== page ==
This productivity improvement, coupled with the equipping 200 locomotives with GE’s Trip Optimizer fuel conservation technology, has allowed CP improve fuel efficiency by over 4%.

CP’s application of Trip Optimizer was the system’s first commercial deployment. Trip Optimizer is described by GE as “an advanced energy management system that optimizes fuel consumption based on a specific train’s makeup and the route being traveled. The system calculates a fuel optimal speed profile for the trip and then automatically controls the throttle to maintain that planned speed. Trip Optimizer uses GPS, a digital track database, and advanced algorithms that automatically learn the train’s characteristics throughout the trip to achieve the fuel savings. The system evaluates train length, weight, grade, track conditions, weather and locomotive performance to calculate the most efficient way of running the train while maintaining smooth train handling.”

CP was the first North American railroad to test and implement Trip Optimizer.

CP’s train length increases have been dramatic, for the most part. The largest leap so far has come in intermodal, where train length grew from 63 cars in 2008 to 90 cars this year, a 45% gain. CP’s goal is to reach 105 intermodal cars per train, an improvement of an additional 16.7%. For other business lines:

• Export coal trains grew slightly in length from 124 cars in 2008 to 129 cars this year, but CP’s target is 152—an 18% increase.

• Hauling capability for export potash, a major bulk commodity for CP, grew 15%, with train length increasing from from 124 cars to 142 this year. The target train length is a whopping 170 cars, for a total train length increase of nearly 30%.

• Merchandise trains grew from 86 cars in 2008 to 105 cars this year, a 22% increase. CP’s target train length is 115 merchandise cars, for a total train length increase of nearly 34%.

• Grain train length has remained steady at 114 cars per train since 2008, but here, CP is looking for a giant leap, to 168 cars. That’s an increase in train length of 47%. LOCOTROL-equipped locomotives are inserted into a train midway in the consist, and at the rear. Units used primarily as helpers are easily picked up and set out enroute at dedicated staging/setoff tracks strategically placed throughout the CP network.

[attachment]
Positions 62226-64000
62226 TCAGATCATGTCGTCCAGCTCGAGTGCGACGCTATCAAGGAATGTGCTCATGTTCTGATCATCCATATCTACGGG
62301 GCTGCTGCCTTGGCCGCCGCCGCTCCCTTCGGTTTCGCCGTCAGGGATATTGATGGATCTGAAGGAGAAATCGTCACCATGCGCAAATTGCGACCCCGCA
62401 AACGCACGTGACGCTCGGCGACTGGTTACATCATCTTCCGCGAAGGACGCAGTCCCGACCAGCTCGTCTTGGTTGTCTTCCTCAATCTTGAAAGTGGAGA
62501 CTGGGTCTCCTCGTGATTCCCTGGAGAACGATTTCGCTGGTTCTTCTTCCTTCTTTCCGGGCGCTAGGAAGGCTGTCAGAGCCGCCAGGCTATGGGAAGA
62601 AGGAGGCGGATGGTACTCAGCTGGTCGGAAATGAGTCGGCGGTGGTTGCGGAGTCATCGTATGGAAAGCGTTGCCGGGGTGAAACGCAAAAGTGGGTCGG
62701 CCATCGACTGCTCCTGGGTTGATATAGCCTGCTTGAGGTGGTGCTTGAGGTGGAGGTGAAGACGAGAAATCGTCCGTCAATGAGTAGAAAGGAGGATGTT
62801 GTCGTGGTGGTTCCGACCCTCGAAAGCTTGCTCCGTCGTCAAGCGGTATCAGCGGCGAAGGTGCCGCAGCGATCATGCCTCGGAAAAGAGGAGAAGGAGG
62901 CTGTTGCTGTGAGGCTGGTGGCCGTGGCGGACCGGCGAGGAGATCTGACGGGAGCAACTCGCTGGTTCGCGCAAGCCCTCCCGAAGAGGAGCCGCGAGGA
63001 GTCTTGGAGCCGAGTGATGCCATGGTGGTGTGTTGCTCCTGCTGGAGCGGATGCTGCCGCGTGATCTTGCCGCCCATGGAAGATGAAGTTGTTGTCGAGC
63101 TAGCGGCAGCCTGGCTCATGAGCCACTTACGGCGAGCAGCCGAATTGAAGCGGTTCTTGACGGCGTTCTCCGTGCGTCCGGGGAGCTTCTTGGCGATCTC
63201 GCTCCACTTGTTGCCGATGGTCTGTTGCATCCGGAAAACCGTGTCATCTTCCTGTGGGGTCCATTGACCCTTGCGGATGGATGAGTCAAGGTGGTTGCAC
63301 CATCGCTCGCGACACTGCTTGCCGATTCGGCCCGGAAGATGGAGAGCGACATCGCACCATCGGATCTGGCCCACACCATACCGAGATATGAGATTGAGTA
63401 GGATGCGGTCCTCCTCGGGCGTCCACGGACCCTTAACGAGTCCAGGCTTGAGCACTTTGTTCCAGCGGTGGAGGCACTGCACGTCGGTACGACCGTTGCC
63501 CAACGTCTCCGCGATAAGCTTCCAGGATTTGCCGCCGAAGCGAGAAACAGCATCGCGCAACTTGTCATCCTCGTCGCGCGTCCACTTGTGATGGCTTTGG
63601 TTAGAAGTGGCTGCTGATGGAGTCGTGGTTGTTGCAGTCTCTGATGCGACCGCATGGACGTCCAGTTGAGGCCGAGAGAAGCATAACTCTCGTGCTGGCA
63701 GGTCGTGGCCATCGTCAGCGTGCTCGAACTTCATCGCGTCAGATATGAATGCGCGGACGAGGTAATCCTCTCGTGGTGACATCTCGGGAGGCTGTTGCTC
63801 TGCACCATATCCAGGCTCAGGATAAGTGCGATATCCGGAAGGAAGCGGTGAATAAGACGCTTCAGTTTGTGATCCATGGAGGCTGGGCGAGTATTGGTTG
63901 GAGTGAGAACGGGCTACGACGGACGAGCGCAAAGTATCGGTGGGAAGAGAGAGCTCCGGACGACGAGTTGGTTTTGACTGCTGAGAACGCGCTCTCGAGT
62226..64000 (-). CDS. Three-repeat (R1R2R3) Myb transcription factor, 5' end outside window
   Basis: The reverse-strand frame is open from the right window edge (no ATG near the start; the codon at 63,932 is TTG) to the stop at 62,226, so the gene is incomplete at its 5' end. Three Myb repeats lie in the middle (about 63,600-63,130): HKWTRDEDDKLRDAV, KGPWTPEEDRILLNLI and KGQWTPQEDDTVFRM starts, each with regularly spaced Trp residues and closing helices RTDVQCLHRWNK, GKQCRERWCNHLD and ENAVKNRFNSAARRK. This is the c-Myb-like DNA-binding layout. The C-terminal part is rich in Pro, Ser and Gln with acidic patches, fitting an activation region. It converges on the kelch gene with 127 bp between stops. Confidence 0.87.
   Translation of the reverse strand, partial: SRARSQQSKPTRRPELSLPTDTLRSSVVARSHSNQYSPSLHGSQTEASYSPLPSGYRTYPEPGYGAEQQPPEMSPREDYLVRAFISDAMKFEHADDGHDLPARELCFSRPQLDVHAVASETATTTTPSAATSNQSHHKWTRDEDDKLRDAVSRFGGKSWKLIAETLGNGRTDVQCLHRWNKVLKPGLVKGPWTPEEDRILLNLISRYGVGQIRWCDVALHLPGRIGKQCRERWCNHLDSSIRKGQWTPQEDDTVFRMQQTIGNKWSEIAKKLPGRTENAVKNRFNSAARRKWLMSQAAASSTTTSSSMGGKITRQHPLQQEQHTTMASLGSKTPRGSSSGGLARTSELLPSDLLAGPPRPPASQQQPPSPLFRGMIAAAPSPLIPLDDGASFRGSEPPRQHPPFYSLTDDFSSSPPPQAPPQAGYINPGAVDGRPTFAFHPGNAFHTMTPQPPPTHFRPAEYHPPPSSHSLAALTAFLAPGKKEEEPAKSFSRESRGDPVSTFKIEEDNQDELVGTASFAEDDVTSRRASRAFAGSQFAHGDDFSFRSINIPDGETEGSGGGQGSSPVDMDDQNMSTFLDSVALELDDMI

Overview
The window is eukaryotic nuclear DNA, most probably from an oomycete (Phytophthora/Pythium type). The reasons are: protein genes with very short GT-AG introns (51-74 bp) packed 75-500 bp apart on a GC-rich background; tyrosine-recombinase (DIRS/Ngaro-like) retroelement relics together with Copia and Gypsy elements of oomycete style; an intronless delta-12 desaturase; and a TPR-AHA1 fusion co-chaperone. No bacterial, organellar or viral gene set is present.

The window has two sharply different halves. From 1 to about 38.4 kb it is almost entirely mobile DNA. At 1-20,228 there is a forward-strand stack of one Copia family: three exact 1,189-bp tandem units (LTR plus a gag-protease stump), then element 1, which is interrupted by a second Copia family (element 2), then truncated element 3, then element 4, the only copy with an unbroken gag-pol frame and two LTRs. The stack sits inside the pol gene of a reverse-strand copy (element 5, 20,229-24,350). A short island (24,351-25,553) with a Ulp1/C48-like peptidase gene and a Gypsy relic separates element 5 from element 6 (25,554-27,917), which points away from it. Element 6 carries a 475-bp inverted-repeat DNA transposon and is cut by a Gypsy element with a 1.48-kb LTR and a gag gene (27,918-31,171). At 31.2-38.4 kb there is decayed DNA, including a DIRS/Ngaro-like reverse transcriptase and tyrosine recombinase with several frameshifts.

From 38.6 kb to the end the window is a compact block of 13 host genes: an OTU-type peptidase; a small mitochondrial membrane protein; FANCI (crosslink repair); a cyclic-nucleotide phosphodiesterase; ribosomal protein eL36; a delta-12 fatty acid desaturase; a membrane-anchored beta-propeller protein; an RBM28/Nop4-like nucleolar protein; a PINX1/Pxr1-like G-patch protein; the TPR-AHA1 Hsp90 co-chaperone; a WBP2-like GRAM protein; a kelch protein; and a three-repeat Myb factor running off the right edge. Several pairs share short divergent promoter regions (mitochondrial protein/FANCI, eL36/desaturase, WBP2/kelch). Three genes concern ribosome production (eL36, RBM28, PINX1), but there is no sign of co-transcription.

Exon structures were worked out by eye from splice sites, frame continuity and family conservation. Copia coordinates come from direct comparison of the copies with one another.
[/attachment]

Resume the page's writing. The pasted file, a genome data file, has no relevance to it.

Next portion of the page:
“With LOCOTROL Distributed Power,” says GE Transportation, “railroads can optimize the distribution of power and braking control over the entire length of a train. Installed on more than 8,500 locomotives around the world, these systems provide control of remote locomotives by command signals sensed at the lead locomotive and transmitted over a radio data link to the remote units. LOCOTROL is designed to operate safely if radio communication is lost and will interface with almost every type of braking and train line control system.”

Among LOCOTROL’s features:

• Message repeaters, for improved radio coverage in critical areas.

• Tower control, for unmanned loading or dumping.

• Slow speed/plug mode, for loading and dumping control of heavy trains.

GE Transportation cites a half-dozen key benefits of using LOCOTROL:

• “30% faster and smoother starting and stopping distances.”

• “22% faster and smoother starting and stopping times.”

• “Brake pipe charging times reduced by 60%.”

• “Improved fuel efficiency, depending on territory.”

• “System throughput increases.”

• “Operating cost reductions averaging 10%.”

CP’s “opportunity for low cost growth,” Kathryn McQuade told a recent transportation conference, lie in “asset velocity, long train strategy, ‘lean’ process improvements, and technologies.” CP certainly has come a long way, literally and figuratively.